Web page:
Ron Purer at 37 is head of American Electric Corp., the largest privately owned home appliance company in the U.S., and for the past 19 years he has been a quadriplegic with virtually no use of either his arms or legs. He meets both facts head-on.
“Look,” he says, “there are hundreds of paralyzed people. What makes me different is that I’m paralyzed in a highly competitive and rough business.” Ron adds, “The word crippled is all wrong; that implies being stopped. Handicapped is okay, because the best horses are handicapped: They carry the most weight.”
Purer’s company is widely known for having taken on the trendy French food processor Cuisinart two years ago with its own version, the American Food Processor. It sells for $59.95. Purer also manufactures grills and slow cookers and claims 20 percent of the hair-blower market. Recently he introduced the Great American Green Machine (for drying lettuce) and Great American Dessert Machine (an ice-cream maker). Company sales in 1978 will top $25 million.
Born in Cleveland, Ron moved to Los Angeles’ Bel Air section after his wealthy father sold his electronics firm. What Purer now calls “the accident” occurred when he was a freshman at UCLA and out testing his new TR4 convertible with a fraternity brother. As they pulled over to the side of a freeway to change drivers, a tailgating car slammed into them at 60 mph. The friend, a compact football player, escaped serious injury, but Ron, a gangling 6’4″, suffered a broken neck.
At first doctors told him he would recover fully, but after three years in hospitals (Ron estimates it cost more than $1,000 a day) the best they could do was train muscles in both arms to turn his wrists. Ron was in Europe in 1964 in hopes of finding a cure when his father telephoned to say he had just bought a small appliance manufacturing company. Would Ron help run it? He seized the opportunity.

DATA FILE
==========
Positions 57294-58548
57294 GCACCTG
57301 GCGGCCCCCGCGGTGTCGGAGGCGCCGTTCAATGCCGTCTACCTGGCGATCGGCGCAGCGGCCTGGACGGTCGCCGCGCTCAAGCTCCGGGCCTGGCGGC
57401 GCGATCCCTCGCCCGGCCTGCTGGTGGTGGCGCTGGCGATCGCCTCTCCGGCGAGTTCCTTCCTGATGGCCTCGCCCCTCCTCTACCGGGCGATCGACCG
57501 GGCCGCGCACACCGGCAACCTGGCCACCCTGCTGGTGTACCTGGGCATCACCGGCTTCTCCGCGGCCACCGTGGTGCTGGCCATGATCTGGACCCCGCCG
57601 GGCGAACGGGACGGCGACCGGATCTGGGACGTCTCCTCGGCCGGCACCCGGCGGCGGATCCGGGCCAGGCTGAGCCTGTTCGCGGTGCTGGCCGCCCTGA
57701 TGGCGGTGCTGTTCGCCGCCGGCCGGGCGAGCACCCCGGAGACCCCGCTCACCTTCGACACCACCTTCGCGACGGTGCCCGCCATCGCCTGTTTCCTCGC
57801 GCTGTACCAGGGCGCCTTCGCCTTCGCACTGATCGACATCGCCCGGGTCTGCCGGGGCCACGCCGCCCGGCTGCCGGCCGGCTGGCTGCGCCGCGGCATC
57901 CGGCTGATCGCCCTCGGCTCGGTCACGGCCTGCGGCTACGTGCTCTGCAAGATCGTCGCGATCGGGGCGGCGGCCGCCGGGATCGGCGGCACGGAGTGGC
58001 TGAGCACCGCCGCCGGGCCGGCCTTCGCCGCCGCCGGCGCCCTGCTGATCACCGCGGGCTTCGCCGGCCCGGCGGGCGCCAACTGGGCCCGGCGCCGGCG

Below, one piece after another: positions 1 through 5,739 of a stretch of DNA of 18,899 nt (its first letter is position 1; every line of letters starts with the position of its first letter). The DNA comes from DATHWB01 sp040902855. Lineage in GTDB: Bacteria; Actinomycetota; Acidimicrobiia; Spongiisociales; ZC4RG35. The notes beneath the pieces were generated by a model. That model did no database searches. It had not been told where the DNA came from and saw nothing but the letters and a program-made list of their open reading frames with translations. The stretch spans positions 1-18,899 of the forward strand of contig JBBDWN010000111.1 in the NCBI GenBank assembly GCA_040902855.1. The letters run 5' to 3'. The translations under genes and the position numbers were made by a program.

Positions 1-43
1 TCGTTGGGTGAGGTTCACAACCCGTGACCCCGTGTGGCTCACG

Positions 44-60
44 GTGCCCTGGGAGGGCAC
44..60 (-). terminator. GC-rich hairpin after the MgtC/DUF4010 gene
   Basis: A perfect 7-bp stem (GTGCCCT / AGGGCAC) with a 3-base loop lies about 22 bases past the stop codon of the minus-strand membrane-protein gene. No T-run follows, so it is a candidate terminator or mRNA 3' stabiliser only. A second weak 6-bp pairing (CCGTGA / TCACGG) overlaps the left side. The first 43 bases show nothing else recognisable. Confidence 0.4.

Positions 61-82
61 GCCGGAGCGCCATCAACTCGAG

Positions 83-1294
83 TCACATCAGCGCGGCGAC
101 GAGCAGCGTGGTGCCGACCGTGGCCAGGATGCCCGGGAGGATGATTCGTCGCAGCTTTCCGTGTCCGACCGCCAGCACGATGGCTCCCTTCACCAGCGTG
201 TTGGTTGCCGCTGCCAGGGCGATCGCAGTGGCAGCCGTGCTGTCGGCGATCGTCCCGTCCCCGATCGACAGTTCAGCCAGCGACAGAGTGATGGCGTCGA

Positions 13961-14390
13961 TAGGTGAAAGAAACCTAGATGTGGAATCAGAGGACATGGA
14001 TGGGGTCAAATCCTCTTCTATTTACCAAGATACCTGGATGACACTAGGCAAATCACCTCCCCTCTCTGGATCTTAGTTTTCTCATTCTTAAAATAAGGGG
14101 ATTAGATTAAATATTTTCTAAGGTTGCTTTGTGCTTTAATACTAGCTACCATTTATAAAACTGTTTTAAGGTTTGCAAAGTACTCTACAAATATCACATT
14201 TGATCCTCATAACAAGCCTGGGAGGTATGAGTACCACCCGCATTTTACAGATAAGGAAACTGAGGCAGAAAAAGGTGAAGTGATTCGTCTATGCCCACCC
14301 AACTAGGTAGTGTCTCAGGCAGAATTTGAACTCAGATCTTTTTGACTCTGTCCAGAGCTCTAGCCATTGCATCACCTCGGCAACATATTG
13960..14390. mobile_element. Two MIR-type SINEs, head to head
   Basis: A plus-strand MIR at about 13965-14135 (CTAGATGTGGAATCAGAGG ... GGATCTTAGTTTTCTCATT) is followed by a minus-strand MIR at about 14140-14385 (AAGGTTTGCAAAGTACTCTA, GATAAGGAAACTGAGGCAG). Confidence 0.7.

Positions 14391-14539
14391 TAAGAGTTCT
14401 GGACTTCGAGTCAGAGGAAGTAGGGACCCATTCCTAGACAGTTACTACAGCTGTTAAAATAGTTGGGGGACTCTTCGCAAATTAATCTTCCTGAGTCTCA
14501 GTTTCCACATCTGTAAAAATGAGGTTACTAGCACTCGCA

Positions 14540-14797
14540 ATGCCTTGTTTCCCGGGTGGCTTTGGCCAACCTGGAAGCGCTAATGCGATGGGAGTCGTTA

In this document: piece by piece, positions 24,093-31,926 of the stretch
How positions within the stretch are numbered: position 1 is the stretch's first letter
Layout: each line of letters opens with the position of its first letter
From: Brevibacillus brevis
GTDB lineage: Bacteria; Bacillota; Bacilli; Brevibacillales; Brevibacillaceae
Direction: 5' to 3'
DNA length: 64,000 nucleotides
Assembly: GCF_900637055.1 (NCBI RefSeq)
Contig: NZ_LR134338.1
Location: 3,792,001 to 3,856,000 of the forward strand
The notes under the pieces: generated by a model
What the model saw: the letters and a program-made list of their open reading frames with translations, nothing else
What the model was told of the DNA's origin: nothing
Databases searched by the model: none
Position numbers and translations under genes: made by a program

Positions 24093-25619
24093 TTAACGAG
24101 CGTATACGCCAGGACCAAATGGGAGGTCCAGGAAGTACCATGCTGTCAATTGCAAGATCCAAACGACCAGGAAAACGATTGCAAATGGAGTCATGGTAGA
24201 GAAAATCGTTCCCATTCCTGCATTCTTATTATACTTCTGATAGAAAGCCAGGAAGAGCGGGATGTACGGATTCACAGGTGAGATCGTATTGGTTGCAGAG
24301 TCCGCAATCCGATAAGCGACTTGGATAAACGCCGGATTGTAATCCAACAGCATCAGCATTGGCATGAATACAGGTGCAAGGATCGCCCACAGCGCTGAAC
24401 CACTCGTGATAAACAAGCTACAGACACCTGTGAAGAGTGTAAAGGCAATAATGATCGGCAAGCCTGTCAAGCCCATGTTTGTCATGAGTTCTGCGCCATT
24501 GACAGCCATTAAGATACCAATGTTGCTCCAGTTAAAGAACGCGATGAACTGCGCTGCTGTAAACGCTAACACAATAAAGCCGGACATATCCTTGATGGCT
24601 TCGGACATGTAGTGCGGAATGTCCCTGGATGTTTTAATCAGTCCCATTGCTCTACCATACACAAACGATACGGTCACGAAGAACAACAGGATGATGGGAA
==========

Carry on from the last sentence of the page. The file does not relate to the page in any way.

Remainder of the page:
“Once I knew I wasn’t going to die,” Ron says, “I realized the most debilitating thing was not having anything to do.” He has kept busy. In 1972 he formed American Electric, which has 400 employees. (“We brainstormed the name,” Ron says. “It exemplifies my feeling that the business of America is business, and it’s easy to pronounce and spell.”)
His success is based on underselling the competition. “I always want to have the lowest-priced product on the market, or I won’t make it,” he explains. At his desk he wears a lightweight headset that plugs into the telephone, and he likes to handle customer calls personally. “We have to pay attention,” he explains. “We’re not GE with service centers all over. If a product isn’t working properly, we send a new one. It’s cheaper than repairing it.”
Ron’s wife, Linda, 32, was his secretary before their marriage in 1969. They dated for two years, although Ron swears he fell in love “two minutes after I met her.” His family adores Linda, but his mother is upset that they refuse to have children.
Linda jokes, “I have nothing to say in the matter,” then admits it is a joint decision. Ron could physically sire children, but is adamant: “Being paralyzed, I couldn’t give my child complete dedication, and it would be hard for a kid growing up with a parent who’s handicapped.”
Last May Ron and Linda moved into a $690,000 Beverly Hills house, and for an extra $35,000 have added a sliding ceiling over the swimming pool. “Everyone should have a big, flashy house once,” says Ron, who has a male attendant during the day to help him in and out of the pool, dress him and drive him to work.
“The handicapped have always had an image problem,” Purer admits. “An 8-year-old girl with polio is cute, but not a 30-year-old man in a wheelchair.” He senses that since Vietnam attitudes are changing. “There’s a quiet revolution going on among the handicapped,” he says. “Once the barriers are taken down, nothing will stop them.”